Robert Samuelson gives away the show:
Obama’s behavior resembles a highly indebted family’s taking an expensive round-the-world trip because it claims to have found ways to pay for it. It’s self-indulgent and reckless.
“Self-indulgent” — what an interesting phrase. Let’s consider both words, starting with the end. It contains the assumption that some basic health insurance is an “indulgence,” rather than a necessity. I defy anybody to make a careful study of the actual conditions of people who lack health insurance — such as can be found in Jonathan Cohn’s book “Sick” — and come to this conclusion.
Next, there’s the word “self.” Self-indulgent is when you spend money to indulge yourself. The Bush tax cuts, which massively enriched George W. Bush and Dick Cheney, could be described as self-indulgent. Samuelson supported those, incidentally. President Obama and the Democrats who enacted health care reform all have insurance. Even if you consider providing basic medical care to people who lack it an “indulgence,” they are not indulging themselves. They are “indulging” others.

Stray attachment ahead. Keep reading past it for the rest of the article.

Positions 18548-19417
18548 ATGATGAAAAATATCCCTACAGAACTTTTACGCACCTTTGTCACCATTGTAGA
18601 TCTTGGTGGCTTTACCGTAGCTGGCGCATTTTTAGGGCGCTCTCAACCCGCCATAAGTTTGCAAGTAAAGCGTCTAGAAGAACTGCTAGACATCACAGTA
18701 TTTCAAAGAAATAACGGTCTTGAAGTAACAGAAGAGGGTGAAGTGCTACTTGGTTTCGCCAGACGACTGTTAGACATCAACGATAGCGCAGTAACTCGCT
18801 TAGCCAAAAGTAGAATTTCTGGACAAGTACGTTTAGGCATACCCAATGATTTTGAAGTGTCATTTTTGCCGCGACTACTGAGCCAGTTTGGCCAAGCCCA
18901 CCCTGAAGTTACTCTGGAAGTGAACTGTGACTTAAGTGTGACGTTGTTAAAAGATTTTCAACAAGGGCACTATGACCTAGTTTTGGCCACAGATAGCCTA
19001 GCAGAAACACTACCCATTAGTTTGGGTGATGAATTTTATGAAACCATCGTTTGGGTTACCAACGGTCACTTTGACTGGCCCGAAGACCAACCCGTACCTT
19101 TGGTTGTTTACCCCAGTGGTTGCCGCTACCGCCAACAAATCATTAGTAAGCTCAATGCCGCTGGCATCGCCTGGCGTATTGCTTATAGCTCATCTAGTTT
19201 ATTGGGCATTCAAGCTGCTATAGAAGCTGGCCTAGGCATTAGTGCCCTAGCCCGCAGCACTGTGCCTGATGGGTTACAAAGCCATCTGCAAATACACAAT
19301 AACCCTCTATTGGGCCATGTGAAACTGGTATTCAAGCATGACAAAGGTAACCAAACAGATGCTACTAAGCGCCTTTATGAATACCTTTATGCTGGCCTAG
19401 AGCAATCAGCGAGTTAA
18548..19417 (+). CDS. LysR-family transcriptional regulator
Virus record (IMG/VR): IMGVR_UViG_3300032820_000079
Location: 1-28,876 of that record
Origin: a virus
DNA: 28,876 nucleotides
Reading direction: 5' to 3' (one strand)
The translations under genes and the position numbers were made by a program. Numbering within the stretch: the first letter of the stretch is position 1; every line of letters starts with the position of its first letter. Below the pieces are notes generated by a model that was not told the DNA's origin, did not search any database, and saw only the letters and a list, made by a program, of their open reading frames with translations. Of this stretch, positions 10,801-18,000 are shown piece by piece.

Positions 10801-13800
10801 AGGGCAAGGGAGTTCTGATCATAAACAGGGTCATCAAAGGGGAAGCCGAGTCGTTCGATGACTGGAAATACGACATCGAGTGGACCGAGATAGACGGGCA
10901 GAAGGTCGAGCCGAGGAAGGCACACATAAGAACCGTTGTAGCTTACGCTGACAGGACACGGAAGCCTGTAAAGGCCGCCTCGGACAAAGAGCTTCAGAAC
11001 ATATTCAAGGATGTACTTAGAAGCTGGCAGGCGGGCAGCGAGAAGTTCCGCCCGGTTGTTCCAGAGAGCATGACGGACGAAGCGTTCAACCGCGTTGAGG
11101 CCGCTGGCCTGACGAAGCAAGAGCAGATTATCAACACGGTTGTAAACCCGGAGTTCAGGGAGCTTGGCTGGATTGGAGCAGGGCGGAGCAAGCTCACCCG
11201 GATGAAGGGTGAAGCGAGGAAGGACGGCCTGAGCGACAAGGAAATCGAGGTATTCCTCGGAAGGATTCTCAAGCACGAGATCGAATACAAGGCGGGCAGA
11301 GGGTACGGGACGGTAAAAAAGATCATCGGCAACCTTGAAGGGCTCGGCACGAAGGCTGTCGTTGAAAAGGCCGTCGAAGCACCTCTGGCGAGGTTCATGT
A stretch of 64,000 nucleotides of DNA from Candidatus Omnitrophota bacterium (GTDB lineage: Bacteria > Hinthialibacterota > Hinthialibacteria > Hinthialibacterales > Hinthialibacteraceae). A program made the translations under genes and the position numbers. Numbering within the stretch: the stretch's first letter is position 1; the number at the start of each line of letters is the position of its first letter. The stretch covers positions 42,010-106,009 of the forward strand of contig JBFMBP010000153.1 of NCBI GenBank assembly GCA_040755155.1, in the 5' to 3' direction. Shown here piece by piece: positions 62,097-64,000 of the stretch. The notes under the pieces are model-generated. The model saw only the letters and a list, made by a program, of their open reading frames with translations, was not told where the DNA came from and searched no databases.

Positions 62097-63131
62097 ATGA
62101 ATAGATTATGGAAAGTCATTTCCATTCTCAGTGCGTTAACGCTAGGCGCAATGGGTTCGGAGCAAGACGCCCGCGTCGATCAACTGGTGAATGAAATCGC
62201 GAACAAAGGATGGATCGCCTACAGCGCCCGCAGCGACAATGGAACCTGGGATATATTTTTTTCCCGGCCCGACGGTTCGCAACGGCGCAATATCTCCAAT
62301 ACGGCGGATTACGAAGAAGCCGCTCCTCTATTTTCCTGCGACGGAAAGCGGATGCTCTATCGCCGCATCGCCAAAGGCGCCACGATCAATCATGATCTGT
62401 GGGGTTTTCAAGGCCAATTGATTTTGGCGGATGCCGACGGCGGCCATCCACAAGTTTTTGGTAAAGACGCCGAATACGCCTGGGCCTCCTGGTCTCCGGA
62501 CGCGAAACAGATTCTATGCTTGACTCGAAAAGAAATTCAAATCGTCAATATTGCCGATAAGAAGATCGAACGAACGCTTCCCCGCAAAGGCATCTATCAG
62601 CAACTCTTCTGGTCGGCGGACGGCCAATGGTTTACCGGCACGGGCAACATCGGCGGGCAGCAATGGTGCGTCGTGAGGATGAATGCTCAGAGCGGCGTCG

And before you think this is all about Samuelson, consider that Charles Krauthammer calls coverage “candy.” There’s an absence of empathy here that borders on a clinical disorder…We are a rich, decent society, or so we say. Extending health-care coverage to those who can’t afford it would be worth it even in the absence of cost controls. Health-care insurance is not candy, and it is not an indulgence.
One part of Ygelsias’s attempt to rank the very worst of the pathetic hacks who dominate Fred Hiatt’s crayon scribble page I agree with is that Samuelson is among the very worst. His substantive views are quite appalling, and are ladled out with a varnish of would-be sensible centrism that makes them even more unpalatable. As Chait notes, the alleged fiscal hawk who supported both rounds of Bush’s massive upper-class tax cuts (which, in a neat bit of bootstrapping, produced deficits that make subsidizing health coverage for poor people seem “unaffordable,” and by the way where’s the robust economy those tax cuts were supposed to produce?) isn’t even consistent about his silly Concord Coalition onanism. And he’s as lazy as Richard Cohen himself — he’s basically been recycling the same three columns for decades. In fact, I think he belongs above Will…